the other critics

Three Takes on the Breslin; Good View From Robert

Every night at the Breslin is “a bedlam of gastrotourists and scenemakers. It’s Hogwarts for hipsters,” proclaims Sam Sifton in his one-star review. “Yes, the food is good. But it is monochromatically good: it is 10 colors of fat. Excess can become wretched, and fast.” [NYT]
Related: Ken Friedman Is Ready to Say ‘Yes’ to You at the Breslin

“At the Breslin, like Brueghelian souls in torment, you can never escape the fryer for very long,” says Robert Sietsema. [VV]

If “Spotted Pig is a gastropub, the Breslin, in the hipster haven, the Ace Hotel, is a gastrodive,” concludes Ryan Sutton, who considers the food cheap. “Other restaurants push pre-appetizers and middle courses. The Breslin can fill you up with a single dish.” [Bloomberg]

“The best window view from any Manhattan restaurant seat is at the corner table for two — a k a Table 31 — at Robert, the new eatery on the ninth floor of the Museum of Arts and Design at 2 Columbus Circle,” instructs Steve Cuozzo. [NYP]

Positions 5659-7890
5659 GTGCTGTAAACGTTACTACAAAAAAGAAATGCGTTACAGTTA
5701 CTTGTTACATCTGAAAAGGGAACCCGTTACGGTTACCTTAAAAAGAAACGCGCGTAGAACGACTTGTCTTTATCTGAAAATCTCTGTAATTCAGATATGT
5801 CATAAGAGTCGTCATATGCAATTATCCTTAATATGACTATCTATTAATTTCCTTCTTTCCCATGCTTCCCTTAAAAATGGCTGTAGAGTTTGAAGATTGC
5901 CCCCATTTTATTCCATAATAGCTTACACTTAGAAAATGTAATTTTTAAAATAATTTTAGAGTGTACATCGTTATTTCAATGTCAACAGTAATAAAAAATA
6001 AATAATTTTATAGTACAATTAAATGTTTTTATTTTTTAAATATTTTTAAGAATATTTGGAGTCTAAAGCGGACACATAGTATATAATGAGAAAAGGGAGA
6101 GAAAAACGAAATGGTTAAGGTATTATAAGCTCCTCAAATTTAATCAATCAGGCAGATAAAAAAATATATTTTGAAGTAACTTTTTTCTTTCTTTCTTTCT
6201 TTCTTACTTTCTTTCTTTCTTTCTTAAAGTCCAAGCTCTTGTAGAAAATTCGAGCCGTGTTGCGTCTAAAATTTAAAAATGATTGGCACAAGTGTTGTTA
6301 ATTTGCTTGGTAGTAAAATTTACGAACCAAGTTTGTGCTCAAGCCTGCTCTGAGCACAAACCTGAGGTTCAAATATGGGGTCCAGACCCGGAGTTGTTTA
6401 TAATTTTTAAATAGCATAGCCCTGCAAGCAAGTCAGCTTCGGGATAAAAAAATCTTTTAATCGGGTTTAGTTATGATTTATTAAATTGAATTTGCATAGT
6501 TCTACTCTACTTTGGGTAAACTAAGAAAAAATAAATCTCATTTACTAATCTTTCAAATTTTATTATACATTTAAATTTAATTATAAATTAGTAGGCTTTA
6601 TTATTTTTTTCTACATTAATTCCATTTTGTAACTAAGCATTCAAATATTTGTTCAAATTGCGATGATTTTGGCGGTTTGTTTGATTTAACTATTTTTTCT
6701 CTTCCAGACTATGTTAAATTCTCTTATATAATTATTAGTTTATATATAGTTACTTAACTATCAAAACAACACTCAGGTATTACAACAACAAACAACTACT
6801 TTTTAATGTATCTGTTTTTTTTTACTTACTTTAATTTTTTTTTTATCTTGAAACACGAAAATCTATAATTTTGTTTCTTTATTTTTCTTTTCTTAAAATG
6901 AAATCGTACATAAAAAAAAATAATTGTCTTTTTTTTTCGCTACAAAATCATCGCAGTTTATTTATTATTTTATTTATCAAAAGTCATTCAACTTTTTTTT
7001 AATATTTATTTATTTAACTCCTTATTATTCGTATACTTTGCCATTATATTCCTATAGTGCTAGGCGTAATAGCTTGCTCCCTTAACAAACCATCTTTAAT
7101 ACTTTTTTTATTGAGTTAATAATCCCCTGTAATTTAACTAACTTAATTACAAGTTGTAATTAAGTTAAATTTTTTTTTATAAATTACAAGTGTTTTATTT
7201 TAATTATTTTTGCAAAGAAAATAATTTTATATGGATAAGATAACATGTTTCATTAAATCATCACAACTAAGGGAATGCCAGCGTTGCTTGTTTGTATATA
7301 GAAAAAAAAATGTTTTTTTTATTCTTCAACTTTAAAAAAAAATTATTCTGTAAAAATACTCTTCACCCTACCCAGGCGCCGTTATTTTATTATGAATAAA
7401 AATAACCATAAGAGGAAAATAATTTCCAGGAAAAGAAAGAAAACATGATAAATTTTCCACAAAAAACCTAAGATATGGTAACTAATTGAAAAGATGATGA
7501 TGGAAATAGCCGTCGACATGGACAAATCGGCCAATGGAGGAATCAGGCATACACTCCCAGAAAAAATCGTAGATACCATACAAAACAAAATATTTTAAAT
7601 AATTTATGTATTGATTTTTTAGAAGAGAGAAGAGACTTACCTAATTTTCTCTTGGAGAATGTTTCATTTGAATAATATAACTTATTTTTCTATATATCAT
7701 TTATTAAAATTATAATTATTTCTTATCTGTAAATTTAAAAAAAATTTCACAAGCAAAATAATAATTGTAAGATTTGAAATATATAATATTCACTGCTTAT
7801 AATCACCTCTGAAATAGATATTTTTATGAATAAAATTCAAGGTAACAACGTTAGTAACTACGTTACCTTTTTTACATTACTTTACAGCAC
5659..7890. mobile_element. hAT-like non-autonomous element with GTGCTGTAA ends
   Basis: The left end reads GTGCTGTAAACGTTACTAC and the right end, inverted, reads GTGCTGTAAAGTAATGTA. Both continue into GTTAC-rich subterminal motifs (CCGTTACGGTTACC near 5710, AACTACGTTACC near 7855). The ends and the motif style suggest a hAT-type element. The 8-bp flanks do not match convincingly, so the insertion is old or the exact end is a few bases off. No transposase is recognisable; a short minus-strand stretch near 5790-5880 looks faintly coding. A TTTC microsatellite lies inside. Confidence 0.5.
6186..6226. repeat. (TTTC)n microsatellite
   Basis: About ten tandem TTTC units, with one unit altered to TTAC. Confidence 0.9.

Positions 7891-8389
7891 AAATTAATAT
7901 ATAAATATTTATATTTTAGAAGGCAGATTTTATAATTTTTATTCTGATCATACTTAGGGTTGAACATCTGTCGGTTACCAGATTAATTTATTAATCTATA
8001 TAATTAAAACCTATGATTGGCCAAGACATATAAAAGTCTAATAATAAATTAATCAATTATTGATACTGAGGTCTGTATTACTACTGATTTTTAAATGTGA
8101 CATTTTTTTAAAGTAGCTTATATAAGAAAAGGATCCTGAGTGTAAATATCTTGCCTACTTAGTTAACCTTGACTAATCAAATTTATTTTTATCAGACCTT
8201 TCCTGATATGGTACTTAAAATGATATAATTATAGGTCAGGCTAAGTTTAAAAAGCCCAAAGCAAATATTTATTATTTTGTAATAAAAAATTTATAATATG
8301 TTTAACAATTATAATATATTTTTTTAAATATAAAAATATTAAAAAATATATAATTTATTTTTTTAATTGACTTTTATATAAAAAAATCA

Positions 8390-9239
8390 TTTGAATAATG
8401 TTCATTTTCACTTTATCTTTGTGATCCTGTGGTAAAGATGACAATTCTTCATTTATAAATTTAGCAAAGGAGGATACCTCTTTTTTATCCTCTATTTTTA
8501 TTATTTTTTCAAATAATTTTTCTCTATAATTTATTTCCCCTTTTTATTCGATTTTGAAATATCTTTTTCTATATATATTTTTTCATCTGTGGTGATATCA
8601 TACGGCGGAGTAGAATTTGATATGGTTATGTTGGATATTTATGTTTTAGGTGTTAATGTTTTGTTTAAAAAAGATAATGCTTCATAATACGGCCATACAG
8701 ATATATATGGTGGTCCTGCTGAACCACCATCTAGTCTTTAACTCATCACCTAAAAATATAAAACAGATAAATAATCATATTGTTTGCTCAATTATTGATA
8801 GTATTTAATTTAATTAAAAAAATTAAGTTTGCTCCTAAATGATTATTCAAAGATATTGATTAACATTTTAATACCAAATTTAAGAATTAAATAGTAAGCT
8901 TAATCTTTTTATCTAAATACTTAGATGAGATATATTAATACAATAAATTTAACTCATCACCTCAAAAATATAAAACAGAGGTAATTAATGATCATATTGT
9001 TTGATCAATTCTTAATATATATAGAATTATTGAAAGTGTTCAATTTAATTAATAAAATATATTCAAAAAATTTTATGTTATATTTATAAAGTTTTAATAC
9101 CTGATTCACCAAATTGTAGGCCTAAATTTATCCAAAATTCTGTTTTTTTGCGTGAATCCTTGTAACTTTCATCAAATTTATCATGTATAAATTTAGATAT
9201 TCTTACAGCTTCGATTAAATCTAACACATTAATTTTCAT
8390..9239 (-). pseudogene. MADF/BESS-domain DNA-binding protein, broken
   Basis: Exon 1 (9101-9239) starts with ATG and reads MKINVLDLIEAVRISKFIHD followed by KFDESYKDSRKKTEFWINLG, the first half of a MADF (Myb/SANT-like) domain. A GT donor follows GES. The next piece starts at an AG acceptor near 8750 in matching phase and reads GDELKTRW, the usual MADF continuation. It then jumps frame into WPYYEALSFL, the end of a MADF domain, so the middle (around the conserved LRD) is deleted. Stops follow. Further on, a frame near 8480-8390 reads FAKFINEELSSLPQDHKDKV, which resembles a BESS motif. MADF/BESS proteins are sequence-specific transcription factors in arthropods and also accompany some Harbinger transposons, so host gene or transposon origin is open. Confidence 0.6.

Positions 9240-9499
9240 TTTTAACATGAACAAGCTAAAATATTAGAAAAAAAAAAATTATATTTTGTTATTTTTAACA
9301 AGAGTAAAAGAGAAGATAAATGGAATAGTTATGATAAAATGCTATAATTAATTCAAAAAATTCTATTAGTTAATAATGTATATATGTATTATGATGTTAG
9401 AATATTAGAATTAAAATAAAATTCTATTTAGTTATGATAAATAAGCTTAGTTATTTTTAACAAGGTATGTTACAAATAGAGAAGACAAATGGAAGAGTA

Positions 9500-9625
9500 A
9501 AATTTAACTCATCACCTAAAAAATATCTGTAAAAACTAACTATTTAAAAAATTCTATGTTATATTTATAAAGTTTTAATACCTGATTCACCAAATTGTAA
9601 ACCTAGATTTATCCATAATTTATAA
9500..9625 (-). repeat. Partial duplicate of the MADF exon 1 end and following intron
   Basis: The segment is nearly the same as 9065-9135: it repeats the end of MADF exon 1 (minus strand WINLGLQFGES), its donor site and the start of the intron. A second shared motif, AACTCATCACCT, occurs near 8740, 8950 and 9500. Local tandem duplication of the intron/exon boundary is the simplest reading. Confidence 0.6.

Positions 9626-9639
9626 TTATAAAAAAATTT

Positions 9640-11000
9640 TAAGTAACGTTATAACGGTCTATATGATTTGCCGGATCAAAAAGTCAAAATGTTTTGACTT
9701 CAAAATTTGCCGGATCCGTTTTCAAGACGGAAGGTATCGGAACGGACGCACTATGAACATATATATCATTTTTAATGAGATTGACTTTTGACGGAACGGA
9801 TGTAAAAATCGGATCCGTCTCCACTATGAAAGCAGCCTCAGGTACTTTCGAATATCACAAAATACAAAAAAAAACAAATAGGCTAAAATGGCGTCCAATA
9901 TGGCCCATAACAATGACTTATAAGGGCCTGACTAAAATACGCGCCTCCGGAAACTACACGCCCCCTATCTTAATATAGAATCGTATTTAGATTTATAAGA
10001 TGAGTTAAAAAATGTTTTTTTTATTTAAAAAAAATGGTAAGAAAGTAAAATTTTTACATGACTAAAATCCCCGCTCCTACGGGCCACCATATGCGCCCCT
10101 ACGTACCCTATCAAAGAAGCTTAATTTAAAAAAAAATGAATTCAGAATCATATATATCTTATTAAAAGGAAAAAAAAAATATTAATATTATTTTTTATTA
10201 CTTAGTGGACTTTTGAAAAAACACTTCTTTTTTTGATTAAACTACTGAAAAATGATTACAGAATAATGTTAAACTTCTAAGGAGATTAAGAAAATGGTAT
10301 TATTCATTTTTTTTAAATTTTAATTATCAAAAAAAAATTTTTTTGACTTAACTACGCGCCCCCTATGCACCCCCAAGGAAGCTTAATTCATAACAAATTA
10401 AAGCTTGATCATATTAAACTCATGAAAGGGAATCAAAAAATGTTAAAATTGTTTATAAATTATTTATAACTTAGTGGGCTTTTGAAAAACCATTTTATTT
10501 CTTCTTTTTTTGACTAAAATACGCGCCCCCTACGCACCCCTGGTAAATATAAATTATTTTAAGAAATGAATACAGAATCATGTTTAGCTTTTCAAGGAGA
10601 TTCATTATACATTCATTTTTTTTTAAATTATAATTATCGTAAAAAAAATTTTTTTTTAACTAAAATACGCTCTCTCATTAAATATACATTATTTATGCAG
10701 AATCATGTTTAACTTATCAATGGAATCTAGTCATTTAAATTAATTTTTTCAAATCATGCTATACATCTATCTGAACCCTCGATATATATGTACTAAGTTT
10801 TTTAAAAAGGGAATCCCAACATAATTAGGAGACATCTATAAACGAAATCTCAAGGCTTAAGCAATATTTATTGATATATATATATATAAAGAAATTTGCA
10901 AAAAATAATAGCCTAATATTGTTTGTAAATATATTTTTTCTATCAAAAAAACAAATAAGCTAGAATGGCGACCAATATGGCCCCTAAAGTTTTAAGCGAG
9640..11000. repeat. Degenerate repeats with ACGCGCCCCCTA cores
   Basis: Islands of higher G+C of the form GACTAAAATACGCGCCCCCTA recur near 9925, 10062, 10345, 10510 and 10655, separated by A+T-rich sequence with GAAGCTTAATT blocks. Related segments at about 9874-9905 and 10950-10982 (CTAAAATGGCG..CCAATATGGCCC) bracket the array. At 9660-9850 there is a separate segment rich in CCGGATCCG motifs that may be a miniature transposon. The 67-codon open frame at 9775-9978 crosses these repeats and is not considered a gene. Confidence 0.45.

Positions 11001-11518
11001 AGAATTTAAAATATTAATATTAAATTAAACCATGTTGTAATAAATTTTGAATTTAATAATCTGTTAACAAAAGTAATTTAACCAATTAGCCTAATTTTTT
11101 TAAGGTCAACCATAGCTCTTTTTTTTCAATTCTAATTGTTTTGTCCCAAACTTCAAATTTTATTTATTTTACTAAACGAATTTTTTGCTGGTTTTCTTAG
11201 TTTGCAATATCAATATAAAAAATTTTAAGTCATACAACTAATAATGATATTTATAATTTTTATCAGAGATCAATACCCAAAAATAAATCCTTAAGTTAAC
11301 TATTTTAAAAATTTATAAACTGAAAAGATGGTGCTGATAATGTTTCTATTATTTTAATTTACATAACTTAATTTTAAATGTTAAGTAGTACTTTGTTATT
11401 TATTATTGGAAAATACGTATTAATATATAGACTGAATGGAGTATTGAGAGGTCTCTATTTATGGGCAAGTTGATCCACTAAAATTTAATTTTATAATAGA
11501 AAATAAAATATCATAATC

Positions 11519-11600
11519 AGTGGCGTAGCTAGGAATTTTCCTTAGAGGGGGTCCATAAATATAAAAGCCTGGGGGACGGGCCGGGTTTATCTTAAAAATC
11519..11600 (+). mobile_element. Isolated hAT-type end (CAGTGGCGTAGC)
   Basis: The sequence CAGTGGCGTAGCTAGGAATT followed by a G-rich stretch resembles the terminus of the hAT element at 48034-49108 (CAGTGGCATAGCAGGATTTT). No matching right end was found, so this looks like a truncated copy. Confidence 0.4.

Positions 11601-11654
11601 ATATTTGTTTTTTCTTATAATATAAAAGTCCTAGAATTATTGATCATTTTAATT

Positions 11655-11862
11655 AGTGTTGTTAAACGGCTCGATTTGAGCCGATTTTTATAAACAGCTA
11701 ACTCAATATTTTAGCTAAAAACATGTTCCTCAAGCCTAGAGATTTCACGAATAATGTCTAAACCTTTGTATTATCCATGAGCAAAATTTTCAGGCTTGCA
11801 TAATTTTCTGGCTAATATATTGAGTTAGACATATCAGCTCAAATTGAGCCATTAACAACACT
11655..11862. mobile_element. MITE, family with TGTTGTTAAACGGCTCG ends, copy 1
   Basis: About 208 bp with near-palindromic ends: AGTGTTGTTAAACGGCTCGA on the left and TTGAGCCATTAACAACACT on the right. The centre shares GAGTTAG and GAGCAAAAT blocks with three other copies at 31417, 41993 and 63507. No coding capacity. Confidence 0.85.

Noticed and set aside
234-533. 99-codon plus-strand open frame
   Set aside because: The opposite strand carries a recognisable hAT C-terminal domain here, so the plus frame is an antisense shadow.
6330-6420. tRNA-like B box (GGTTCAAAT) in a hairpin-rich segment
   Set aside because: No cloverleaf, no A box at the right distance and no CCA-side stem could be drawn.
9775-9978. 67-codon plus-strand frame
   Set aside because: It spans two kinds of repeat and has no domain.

Related: Robert Opens at MAD

Purple Yam, which is in the heart of Ditmas Park’s new restaurant row … is a sleek slice of Soho transplanted to a part of Brooklyn where ethnic eats abound, but boutique dining options are still limited,” Jay Cheshes writes. “Even if you live nowhere near Ditmas, Purple Yam’s best dishes are worth an excursion.” [TONY]
Related: Openings Preview: First Look at Purple Yam

Tipsy Parson is the Lady Bird Johnson of restaurants — so superficially charming that it’s genuinely likable,“ says Lauren Collins. “This is débutante food, though, and some of it is saccharine and fakey.” [NYer]
Related: Openings Preview: First Look at the Tipsy Parson

“I clutch the menu wanting to try everything but I’m already too high, can’t handle another sensation, no, not even dessert,” Gael Greene writes about a dinner atCascabel Taqueria. [Insatiable Critic]

After discovering that Italian-American stalwart Gino may close after 65 years, Alan Richman wants to save the genre: “Italian-American restaurants offer nostalgia, history, hominess, and pleasure. They deserve a wing in the Smithsonian.” [Forked and Corked/GQ]

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